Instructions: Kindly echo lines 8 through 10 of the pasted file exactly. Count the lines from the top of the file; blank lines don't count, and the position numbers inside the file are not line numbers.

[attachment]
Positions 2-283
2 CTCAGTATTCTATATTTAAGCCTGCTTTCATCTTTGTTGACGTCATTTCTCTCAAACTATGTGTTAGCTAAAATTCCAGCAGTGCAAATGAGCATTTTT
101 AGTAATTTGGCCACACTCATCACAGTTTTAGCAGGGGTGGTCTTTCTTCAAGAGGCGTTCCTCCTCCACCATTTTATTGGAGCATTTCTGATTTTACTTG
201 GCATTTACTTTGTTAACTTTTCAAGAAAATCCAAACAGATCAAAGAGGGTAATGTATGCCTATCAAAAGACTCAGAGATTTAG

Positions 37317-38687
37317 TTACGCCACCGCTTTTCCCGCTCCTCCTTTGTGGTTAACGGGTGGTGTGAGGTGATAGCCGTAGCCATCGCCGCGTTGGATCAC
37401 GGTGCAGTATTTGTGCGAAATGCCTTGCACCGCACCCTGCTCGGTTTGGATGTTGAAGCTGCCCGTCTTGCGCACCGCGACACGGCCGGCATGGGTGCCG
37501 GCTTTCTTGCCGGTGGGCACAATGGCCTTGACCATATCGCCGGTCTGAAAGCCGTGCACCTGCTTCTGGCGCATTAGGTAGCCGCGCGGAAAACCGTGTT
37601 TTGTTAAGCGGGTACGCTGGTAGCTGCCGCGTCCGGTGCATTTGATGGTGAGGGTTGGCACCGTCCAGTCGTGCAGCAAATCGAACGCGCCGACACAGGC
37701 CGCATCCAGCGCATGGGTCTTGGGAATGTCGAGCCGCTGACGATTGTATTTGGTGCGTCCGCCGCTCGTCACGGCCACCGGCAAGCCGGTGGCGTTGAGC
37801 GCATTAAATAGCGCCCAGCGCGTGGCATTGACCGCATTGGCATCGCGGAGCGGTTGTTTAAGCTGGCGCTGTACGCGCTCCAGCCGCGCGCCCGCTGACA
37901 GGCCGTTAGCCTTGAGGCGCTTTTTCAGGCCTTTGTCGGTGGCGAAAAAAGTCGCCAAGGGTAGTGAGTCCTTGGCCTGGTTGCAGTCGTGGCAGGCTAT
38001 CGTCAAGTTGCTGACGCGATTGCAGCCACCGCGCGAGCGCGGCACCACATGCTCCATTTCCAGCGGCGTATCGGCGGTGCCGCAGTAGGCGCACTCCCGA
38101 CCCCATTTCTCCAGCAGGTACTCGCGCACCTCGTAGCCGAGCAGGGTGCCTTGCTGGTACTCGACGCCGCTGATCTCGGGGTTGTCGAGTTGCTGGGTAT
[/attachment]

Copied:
37501 GCTTTCTTGCCGGTGGGCACAATGGCCTTGACCATATCGCCGGTCTGAAAGCCGTGCACCTGCTTCTGGCGCATTAGGTAGCCGCGCGGAAAACCGTGTT
37601 TTGTTAAGCGGGTACGCTGGTAGCTGCCGCGTCCGGTGCATTTGATGGTGAGGGTTGGCACCGTCCAGTCGTGCAGCAAATCGAACGCGCCGACACAGGC
37701 CGCATCCAGCGCATGGGTCTTGGGAATGTCGAGCCGCTGACGATTGTATTTGGTGCGTCCGCCGCTCGTCACGGCCACCGGCAAGCCGGTGGCGTTGAGC